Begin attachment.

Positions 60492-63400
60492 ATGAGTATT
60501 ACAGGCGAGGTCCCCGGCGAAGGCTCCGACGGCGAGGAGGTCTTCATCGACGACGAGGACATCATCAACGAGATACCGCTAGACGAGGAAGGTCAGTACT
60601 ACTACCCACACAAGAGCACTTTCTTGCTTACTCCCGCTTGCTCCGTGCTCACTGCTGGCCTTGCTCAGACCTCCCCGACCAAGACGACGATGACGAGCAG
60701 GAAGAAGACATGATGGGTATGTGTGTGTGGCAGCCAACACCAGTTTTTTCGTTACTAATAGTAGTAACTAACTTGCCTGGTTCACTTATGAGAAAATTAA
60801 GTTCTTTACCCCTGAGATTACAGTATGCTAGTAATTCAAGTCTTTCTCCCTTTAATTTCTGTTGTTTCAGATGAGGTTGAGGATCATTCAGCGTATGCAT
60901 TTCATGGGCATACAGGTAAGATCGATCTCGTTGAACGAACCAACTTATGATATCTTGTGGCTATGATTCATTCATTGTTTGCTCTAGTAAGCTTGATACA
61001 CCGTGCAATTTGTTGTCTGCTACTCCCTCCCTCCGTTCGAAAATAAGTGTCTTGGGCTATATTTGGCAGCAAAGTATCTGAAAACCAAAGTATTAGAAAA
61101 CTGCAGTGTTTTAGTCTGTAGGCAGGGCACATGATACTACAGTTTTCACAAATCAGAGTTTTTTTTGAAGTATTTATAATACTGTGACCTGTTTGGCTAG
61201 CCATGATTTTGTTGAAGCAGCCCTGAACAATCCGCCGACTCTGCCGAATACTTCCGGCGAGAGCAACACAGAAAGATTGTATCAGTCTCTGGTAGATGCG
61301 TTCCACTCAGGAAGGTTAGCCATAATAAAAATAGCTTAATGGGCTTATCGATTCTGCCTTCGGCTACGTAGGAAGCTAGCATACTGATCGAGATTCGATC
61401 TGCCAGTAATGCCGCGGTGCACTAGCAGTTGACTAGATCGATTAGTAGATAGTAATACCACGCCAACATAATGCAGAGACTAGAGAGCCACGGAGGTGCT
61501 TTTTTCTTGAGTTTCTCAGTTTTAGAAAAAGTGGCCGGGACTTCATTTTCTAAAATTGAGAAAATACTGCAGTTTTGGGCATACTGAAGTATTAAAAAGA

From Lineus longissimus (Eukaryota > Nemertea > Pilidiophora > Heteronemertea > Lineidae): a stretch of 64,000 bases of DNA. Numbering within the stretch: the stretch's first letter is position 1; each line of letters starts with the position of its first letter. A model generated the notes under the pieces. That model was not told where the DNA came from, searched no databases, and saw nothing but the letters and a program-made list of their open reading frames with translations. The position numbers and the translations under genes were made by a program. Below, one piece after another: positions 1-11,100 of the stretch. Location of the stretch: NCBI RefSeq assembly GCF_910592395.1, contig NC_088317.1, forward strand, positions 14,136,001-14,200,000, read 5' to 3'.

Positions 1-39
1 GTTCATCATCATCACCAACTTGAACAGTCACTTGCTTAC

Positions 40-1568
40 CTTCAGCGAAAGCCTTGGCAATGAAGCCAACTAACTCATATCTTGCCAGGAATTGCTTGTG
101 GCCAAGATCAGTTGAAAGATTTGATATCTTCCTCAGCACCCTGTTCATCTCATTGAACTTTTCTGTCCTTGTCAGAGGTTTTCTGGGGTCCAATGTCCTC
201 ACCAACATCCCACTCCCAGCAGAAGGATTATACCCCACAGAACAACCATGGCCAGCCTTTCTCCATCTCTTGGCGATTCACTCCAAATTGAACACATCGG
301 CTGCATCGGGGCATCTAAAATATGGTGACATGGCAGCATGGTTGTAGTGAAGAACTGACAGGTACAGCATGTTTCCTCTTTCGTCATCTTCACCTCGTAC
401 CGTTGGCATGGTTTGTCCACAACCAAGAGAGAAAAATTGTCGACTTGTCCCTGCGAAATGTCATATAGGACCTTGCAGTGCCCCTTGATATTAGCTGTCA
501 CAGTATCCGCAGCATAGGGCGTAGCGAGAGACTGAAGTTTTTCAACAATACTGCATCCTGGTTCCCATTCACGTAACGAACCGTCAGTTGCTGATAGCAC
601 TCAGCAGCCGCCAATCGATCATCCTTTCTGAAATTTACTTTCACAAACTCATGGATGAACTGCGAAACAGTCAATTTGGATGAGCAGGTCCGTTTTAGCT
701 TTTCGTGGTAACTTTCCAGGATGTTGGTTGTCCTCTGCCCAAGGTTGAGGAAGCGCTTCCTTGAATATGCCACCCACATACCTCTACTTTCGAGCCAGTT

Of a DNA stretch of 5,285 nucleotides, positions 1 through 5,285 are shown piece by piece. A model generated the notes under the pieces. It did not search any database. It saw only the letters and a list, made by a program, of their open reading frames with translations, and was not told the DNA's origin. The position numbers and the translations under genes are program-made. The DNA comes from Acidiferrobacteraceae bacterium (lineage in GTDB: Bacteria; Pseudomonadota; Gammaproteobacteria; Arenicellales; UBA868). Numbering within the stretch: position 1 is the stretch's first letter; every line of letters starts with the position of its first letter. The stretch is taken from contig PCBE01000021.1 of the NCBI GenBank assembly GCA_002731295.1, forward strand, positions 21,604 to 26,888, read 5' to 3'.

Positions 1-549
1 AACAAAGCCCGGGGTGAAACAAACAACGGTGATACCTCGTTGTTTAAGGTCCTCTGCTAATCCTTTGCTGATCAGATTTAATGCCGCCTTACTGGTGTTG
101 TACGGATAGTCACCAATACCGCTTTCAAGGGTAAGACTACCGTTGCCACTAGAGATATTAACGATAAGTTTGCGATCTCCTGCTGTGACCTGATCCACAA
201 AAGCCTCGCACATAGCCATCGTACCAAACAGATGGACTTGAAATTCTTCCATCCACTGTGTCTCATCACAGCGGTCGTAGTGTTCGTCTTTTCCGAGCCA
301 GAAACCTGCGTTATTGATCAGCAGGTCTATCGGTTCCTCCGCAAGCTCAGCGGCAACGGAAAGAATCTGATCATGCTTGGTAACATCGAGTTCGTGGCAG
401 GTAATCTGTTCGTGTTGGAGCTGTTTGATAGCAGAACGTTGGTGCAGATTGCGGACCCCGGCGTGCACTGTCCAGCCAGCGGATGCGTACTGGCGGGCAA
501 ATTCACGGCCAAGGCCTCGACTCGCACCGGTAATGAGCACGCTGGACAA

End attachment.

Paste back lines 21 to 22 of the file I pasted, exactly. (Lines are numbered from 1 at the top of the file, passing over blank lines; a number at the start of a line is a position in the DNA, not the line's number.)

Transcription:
301 CTGCATCGGGGCATCTAAAATATGGTGACATGGCAGCATGGTTGTAGTGAAGAACTGACAGGTACAGCATGTTTCCTCTTTCGTCATCTTCACCTCGTAC
401 CGTTGGCATGGTTTGTCCACAACCAAGAGAGAAAAATTGTCGACTTGTCCCTGCGAAATGTCATATAGGACCTTGCAGTGCCCCTTGATATTAGCTGTCA